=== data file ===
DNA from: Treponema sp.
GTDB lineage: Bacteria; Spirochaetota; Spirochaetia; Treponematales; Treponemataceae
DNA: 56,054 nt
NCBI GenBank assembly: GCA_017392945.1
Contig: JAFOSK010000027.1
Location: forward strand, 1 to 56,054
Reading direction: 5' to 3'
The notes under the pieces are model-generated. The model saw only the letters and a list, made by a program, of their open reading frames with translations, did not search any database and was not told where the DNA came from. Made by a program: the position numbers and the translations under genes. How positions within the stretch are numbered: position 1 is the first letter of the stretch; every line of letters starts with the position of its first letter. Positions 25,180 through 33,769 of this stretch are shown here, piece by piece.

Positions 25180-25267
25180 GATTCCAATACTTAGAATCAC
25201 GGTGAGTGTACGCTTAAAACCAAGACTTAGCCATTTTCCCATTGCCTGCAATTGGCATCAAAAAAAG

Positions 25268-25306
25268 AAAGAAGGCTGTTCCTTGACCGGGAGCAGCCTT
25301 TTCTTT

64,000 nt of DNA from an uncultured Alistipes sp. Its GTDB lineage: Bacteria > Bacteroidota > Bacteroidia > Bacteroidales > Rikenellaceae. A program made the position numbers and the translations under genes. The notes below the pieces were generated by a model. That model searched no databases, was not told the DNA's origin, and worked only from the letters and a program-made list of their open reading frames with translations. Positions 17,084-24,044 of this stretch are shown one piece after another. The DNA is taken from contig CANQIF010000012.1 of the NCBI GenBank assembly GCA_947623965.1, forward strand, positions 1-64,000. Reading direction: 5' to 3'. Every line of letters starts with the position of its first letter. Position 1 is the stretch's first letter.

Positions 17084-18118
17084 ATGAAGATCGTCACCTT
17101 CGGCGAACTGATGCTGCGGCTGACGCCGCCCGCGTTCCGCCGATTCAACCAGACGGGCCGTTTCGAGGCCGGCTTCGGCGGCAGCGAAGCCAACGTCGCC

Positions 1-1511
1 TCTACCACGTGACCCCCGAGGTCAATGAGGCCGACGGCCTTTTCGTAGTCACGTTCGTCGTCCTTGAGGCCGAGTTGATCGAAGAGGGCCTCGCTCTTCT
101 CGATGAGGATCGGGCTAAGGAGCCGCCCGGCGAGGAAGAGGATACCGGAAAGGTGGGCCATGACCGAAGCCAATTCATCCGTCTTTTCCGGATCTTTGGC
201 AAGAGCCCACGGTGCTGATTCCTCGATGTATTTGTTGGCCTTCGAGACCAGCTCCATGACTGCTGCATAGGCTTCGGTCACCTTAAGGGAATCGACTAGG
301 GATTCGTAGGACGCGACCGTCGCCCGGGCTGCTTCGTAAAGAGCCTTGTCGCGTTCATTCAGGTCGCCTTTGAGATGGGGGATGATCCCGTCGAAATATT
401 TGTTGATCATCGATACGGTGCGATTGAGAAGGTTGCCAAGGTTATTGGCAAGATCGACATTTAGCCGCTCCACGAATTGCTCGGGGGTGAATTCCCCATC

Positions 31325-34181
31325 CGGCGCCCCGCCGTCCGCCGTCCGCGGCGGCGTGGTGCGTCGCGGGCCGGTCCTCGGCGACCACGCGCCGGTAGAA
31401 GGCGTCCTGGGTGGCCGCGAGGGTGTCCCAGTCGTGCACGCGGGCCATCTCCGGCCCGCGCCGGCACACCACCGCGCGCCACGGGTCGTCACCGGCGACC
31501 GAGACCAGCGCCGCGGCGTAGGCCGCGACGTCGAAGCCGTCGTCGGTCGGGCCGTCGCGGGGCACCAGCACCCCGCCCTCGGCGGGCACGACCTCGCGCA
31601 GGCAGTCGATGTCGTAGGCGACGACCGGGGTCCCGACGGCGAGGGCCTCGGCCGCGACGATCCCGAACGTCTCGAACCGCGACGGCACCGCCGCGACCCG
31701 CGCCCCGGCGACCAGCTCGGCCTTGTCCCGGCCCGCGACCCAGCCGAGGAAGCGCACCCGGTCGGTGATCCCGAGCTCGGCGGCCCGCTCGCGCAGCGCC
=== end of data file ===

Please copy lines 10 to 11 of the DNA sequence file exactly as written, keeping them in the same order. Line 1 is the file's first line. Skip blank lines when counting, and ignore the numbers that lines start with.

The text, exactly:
25180 GATTCCAATACTTAGAATCAC
25201 GGTGAGTGTACGCTTAAAACCAAGACTTAGCCATTTTCCCATTGCCTGCAATTGGCATCAAAAAAAG